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Ephemerella needhami (Little Dark Hendrickson) Mayfly Dun Pictures

 See the comments for an interesting discussion of the identification of this dun.

This mayfly was collected from the West Branch of the Delaware River on June 1st, 2007 and added to Troutnut.com on June 4th, 2007.

Recent Discussions of this Dun

Will the real Ephemerella needhami please stand up? 17 Replies »
Posted by GONZO on Jul 30, 2011
Last reply on Feb 26, 2016 by Martinlf
Please forgive the trite and dated "To Tell the Truth" title, but recent conversation and speculation about E. needhami subs is scattered through another thread ("Taxonomy and DNA"), so I thought I'd start this thread in an attempt to consolidate some of that conversation. The "E. needhami/Chocolate Dun" of angling lit. and popular hatch charts can be very different from the E. needhami described in the scientific literature. I'm convinced that it is often confused with Eurylophella spp. or Teloganopsis deficiens (formerly Serratella deficiens) partly because of questionable descriptions of the "blackish" wings of the duns and partly because the other genus and species are not well known to most anglers (even though they are commonly encountered on many eastern trout streams).

Your Ephemerella X looks an awful lot like this guy, who I formerly had placed in a couple different species but have put with Ephemerella needhami now after Gonzo made a convincing case for it. I'm guessing the X is needhami, at least for the specimen you pictured. The one I photographed on the Delaware was a small 16 or large 18, but that's within the range of variation for a single species at different places/times.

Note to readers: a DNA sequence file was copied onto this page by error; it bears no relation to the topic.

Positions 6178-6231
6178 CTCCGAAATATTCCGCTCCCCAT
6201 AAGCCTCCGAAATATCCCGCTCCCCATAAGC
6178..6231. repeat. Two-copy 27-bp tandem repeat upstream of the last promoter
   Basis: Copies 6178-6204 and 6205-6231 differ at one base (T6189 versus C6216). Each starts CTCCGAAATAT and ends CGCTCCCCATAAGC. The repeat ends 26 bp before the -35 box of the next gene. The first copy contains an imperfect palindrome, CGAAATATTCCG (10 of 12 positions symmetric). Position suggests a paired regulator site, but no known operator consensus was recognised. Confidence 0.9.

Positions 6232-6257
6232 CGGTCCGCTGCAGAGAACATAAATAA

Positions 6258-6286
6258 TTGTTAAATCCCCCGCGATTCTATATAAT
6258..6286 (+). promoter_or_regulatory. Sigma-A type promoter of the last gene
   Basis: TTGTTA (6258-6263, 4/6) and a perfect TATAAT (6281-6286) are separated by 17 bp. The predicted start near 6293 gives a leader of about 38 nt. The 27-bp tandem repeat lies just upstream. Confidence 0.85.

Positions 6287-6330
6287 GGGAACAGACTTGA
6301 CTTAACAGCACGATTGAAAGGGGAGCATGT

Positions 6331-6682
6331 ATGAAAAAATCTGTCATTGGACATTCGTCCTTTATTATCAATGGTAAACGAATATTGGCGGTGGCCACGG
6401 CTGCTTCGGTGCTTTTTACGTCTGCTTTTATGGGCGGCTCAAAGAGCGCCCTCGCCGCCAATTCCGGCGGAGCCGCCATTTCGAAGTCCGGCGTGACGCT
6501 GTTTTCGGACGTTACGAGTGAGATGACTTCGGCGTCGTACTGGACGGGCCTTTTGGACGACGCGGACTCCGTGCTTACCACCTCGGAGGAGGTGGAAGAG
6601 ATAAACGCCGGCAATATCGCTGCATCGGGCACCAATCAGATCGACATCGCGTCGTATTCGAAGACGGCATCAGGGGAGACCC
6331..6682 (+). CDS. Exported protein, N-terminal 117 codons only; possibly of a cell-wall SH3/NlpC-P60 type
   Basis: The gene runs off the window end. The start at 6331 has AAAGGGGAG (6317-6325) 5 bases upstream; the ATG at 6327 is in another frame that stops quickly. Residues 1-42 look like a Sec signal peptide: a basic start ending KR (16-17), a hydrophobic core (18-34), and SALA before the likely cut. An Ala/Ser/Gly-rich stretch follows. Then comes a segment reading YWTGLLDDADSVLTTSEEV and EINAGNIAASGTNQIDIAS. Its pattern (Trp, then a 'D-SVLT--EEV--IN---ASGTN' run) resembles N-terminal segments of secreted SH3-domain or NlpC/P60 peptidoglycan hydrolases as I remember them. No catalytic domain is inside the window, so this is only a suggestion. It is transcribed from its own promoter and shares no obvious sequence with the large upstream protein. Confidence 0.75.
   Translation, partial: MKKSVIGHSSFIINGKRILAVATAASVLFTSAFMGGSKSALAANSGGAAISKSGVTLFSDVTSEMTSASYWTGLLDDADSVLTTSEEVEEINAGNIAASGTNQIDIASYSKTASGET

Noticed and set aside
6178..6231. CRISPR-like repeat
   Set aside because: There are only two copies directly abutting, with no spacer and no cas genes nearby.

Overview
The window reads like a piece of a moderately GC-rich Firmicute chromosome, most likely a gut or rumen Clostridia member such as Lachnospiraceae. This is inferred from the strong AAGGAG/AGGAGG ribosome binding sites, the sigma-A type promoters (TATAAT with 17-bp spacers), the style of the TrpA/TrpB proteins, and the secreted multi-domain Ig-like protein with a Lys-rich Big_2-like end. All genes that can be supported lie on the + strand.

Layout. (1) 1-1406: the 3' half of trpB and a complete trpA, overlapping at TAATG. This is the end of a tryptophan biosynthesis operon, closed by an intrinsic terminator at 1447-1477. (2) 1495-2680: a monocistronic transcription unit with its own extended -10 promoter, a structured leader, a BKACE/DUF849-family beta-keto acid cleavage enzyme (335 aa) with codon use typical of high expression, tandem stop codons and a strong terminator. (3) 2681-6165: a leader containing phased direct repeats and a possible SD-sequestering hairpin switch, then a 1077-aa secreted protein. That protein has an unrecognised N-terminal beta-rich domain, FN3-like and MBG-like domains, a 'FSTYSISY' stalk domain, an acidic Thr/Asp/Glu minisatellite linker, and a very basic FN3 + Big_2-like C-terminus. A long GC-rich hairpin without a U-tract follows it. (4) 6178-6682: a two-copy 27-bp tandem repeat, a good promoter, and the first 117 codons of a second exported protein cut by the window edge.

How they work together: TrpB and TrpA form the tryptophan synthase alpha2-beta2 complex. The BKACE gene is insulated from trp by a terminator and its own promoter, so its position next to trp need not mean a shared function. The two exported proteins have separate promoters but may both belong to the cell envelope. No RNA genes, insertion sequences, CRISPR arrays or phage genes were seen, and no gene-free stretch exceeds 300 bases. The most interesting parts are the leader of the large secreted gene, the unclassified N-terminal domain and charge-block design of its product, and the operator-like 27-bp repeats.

Just as a point of clarification, Jason and I have had recent discussions about this species, and I did (recently) post about the misidentification of several subs and adults (Eurylophella spp.) that were previously included on the needhami pages. However, it was Dr. David Funk's confident identification of the above specimen that seemed to seal its placement. I believe he is correct.

Jason, that sure looks like it. But... I thought needhami were very dark, with blackish wings -similar to S. deficiens. That's as I remember it. Could well be wrong.

That's a pretty common (mis?)conception, Paul, and I believe it can probably be traced to Caucci and Nastasi's Hatches (1975). Although McDunnough's 1931 (re)description of this species described the needhami subs as having "very pale smoky unicolorous wings," C&N's Hatches described them as "dark grey almost black." I'm convinced that the latter description is based on a misidentification because C&N's color photo, captioned "Ephemerella needhami, male dun," appears to be a Eurylophella dun. (It has the telltale long 9th abdominal segment.)

Though your photo could very well be needhami, it looks like it could also be an eastern excrucians. Do you remember Gonzo's rationale? I looked for it on the hatch page but only found from my quick scan a conversation about another family. Gonzo didn't participate as far as I could tell.